Eric Wang

During a time of high political tension, Dwight Hall’s Advocacy Network, a coalition of students and New Haven residents dedicated to social justice work, held its first meeting this Sunday.

In the historic Dwight Hall building, students and Elm City residents alike met to expand on-campus social justice initiatives and further connect Yale with the New Haven community.

“We offer a space for these groups and activists to learn from each other’s campaigns, offer help and collaborate on actions together,” said Jamie Chan ’22, one of the Advocacy Network coordinators. “Advocating for social change cannot be done alone and so we hope to provide a platform where resources from each individual and interest group can be commonly accessed.”

The motivation behind this network emerged during the hearings for Judge Brett Kavanaugh’s ‘87 LAW ‘90 nomination to the Supreme Court, said Grace Kang, another coordinator. Following allegations of sexual misconduct against Kavanaugh, many students expressed frustration, but there was no organized body that aimed to get everyone involved. The Network aims to unify groups in an event similar to the Kavanaugh hearings, Kang added.

Groups and individuals can come together through the Advocacy Network to build a response that is an accumulation of everyone’s efforts and insights, which will translate to more powerful and potent action, Chan said.

“When Dwight Hall was created in 1886, the goal was to support public service and social advocacy in New Haven,” Kang said. “Over time, Dwight Hall became more and more focused on the public service side of things, and advocacy kind of fell through the cracks.”

The Network is an initiative to try to restart the legacy of advocacy, said Savannah Crichton ’21, another one of the group’s coordinators.

The Advocacy Network will meet on the first Sunday of every month, and members can come to as many meetings as they please, Chan said. Each meeting will be conducted open-floor style for members to discuss what they are working on. According to Chan, the Network aims to unify the different social groups at Yale to promote efficiency. The Network promotes each group’s social justice mission as well as expands the overall culture of social justice activism on campus, Chan added.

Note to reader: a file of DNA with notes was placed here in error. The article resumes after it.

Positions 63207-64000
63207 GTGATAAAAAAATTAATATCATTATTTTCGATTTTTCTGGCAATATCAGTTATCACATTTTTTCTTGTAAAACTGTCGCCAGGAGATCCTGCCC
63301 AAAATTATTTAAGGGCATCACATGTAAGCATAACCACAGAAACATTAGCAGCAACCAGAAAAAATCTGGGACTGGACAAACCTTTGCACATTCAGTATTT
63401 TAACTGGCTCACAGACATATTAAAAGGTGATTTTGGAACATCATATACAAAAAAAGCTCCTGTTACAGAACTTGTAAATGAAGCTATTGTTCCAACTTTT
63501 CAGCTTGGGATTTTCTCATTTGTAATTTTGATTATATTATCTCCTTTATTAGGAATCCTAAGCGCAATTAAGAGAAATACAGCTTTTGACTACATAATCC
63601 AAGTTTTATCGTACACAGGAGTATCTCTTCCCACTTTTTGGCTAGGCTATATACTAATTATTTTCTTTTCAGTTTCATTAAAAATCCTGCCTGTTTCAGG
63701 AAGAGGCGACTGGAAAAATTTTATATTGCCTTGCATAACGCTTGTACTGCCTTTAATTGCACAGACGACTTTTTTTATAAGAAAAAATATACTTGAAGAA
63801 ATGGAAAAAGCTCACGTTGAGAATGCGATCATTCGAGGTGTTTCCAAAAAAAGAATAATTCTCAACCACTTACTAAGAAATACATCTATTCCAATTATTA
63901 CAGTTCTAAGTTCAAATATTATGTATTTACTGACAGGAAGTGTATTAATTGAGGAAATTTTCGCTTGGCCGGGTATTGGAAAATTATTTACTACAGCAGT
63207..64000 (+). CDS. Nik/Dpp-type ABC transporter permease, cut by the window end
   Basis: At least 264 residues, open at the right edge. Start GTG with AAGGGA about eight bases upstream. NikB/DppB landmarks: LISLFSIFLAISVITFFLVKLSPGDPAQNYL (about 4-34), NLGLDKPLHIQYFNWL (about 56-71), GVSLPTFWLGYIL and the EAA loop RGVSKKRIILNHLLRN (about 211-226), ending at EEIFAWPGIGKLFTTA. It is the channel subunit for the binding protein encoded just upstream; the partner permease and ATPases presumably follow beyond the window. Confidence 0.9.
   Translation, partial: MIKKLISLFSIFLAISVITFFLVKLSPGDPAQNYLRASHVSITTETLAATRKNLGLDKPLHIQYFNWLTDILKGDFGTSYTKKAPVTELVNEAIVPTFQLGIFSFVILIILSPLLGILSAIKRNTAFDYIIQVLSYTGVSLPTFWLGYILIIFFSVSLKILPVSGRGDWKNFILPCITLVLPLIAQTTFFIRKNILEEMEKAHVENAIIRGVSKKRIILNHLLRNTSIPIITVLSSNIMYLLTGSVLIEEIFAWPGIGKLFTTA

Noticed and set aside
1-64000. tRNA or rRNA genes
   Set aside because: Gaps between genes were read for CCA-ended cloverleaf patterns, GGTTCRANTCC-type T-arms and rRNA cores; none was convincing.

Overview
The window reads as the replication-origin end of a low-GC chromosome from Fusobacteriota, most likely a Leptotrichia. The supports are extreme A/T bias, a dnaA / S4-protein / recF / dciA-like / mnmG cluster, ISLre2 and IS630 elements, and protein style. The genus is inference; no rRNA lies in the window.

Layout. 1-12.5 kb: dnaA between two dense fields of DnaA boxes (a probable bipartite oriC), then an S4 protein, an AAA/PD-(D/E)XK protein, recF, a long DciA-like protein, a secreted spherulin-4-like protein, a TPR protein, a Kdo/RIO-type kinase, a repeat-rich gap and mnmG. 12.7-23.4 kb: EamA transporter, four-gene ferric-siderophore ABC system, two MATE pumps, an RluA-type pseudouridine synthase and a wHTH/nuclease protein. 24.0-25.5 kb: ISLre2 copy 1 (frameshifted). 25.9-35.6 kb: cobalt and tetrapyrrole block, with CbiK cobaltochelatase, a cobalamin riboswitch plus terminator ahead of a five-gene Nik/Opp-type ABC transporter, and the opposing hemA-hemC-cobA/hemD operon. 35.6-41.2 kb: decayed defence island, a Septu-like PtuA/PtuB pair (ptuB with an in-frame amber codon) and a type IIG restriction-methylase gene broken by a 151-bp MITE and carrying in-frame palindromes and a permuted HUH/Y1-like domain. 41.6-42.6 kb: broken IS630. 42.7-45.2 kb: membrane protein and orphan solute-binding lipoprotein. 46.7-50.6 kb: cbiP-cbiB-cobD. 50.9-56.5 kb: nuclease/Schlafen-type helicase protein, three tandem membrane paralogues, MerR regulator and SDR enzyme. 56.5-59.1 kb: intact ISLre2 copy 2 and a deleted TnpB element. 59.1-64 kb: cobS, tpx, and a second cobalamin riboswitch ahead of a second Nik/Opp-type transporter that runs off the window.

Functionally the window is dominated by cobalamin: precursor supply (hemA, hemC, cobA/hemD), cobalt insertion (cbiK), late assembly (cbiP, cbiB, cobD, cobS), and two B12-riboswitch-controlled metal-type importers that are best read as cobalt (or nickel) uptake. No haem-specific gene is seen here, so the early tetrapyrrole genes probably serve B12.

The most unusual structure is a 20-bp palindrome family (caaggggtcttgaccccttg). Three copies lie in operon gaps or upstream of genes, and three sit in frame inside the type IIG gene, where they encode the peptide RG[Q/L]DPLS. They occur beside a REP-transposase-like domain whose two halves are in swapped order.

“All of the meetings are community oriented and we’ll go into discussion about a social issue,” said Crichton. “It’ll be similar to a roundtable situation where people share the events that are going on in their groups.”

Open to all Yale, Dwight Hall and New Haven individuals and organizations, the Network is creating a speaker series — which will include the voices of Elm City activists — and is developing workshops to learn basic skills such as public speaking and base building, Chan said. The group is also working towards setting up connections with major campus organizations and cultural centers.

“Our long-term goal is to not only work with advocacy groups in New Haven, but also with groups around Connecticut,” Kang said. “We already have connections to other universities around Connecticut, so we hope that the Dwight Hall Advocacy Network can be something that is adopted and used by not just Yale students, but by anyone who really wants to be part of something large and impactful.”

The coordinators hope that this group will help develop relationships which will in turn create an investment in social justice.

Dwight Hall has nearly one hundred service groups dedicated to public work.

Kelly Wei | kelly.wei@yale.edu